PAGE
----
AVR Chips

It used to be that if you wanted to get involved in micro-controllers, you only had a couple of options: 8051 or PIC. The 8051 is a old, tried-and-true architecture, which is fine if you’re building a microwave or the controller for a car’s fuel injection system. The PIC is an easy to use device, but it’s slow and runs BASIC. What options are left for the basement mad-scientist intent on creating an army of robots to do his bidding? Enter Atmel.

Atmel makes the AVR series of chips. They’re small (as few as 8 pins), low cost (they start around $0.75), and they’re fast (execution speeds as fast as 16MIPS). The AVR architecture executes most instructions in 1 clock-cycle, and supports most modern languages. What makes AVRs great is the dizzying array of on-chip peripherals they support, their awesome developer friendliness, and the great user community that has grown up around them.

To get started with AVRs, you need a developer’s kit. There are 70+ different boards available from various vendors, ranging from base-bones starter boards to boards that have onboard LCDs, ethernet jacks, or FPGAs. The best board (in my mind, at least) for general experimentation is the STK500, distributed by Atmel. You can pick one up for $79 from DigiKey, but remember to get a 12V power adapter as well, as one isn’t included. Atmel makes a free assembler and IDE, and you can get a copy of gcc for the AVR from the good folks at ww.avrfreaks.net. The board has a serial port, LEDs, and pushbuttons, as well as headers for all of the ports your AVR may have. The STK500 will program any device in the DIP form factor, and with the optional STK501 daughter-board, it will program surface-mount TQFP’s as well. Of course, since all AVRs are in-circuit programmable, you don’t need anything except 4 wires to program them.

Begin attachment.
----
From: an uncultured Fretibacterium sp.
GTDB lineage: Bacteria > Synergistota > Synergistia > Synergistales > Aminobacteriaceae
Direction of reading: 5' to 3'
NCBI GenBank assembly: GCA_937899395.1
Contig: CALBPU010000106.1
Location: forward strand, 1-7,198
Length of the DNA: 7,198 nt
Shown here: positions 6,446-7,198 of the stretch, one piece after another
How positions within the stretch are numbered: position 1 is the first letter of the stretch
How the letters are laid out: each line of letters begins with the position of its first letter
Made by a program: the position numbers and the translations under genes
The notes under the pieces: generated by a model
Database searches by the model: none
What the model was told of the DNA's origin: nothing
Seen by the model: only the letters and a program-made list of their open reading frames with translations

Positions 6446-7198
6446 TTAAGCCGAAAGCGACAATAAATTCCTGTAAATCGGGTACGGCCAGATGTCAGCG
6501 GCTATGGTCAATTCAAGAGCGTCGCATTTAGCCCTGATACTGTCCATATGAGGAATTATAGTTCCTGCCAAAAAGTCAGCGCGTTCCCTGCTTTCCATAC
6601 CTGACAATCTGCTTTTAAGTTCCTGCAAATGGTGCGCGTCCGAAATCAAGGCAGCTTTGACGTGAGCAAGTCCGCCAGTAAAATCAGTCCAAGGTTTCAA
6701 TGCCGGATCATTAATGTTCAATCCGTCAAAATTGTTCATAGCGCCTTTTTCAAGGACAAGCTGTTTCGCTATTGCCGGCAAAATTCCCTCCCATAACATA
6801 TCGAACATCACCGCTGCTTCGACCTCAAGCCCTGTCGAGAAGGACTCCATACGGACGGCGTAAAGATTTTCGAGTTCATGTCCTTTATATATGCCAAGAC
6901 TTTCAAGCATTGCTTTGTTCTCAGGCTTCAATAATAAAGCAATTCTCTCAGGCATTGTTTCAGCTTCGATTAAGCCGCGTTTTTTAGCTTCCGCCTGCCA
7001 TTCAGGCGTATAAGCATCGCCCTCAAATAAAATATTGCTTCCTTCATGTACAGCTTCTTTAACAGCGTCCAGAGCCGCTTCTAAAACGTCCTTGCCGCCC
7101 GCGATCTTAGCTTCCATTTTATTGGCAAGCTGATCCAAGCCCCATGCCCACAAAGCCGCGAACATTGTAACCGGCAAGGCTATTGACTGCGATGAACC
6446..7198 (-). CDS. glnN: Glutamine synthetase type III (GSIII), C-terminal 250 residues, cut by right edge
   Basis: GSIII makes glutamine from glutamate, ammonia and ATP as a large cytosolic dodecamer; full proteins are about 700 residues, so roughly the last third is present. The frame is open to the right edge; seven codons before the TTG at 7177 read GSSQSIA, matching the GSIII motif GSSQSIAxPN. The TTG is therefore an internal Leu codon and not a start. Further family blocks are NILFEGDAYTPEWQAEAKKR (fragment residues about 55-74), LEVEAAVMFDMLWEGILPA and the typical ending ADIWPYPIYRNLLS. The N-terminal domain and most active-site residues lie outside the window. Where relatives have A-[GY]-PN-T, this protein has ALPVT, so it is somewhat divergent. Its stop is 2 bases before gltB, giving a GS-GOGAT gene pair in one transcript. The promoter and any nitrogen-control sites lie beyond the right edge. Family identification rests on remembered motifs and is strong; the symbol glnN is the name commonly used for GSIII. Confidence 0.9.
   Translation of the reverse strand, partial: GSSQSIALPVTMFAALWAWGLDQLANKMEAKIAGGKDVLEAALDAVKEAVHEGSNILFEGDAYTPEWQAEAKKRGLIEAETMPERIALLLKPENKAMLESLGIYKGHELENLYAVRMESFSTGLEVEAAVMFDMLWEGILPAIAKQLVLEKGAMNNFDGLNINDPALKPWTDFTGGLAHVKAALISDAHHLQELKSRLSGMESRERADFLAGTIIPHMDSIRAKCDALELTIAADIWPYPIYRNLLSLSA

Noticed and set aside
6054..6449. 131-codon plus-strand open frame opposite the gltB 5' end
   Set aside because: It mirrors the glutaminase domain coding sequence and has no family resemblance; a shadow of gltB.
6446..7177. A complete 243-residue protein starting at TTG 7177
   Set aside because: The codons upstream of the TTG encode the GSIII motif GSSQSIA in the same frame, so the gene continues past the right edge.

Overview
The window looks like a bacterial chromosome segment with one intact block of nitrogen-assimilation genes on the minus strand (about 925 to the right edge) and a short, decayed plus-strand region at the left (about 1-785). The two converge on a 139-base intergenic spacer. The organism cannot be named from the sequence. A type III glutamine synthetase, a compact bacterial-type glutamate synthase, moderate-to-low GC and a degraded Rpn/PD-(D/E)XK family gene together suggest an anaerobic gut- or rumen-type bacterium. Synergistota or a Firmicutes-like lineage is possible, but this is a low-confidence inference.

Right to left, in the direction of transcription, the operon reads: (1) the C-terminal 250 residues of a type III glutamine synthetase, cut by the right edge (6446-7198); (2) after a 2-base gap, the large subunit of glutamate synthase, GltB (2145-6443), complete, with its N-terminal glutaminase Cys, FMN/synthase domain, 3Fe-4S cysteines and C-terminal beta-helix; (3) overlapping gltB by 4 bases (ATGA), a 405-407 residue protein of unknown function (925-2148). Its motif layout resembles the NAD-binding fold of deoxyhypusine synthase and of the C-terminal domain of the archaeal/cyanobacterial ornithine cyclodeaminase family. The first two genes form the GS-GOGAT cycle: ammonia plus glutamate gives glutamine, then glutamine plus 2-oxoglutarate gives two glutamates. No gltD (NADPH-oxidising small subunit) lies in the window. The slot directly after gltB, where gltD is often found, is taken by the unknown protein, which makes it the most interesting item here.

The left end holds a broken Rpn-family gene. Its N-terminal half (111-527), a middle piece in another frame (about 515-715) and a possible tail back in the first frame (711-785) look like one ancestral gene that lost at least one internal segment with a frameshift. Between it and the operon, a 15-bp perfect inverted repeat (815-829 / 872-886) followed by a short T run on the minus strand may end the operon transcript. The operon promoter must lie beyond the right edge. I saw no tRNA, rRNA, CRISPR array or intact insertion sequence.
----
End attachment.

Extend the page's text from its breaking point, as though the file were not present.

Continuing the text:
-- Michael DeRosa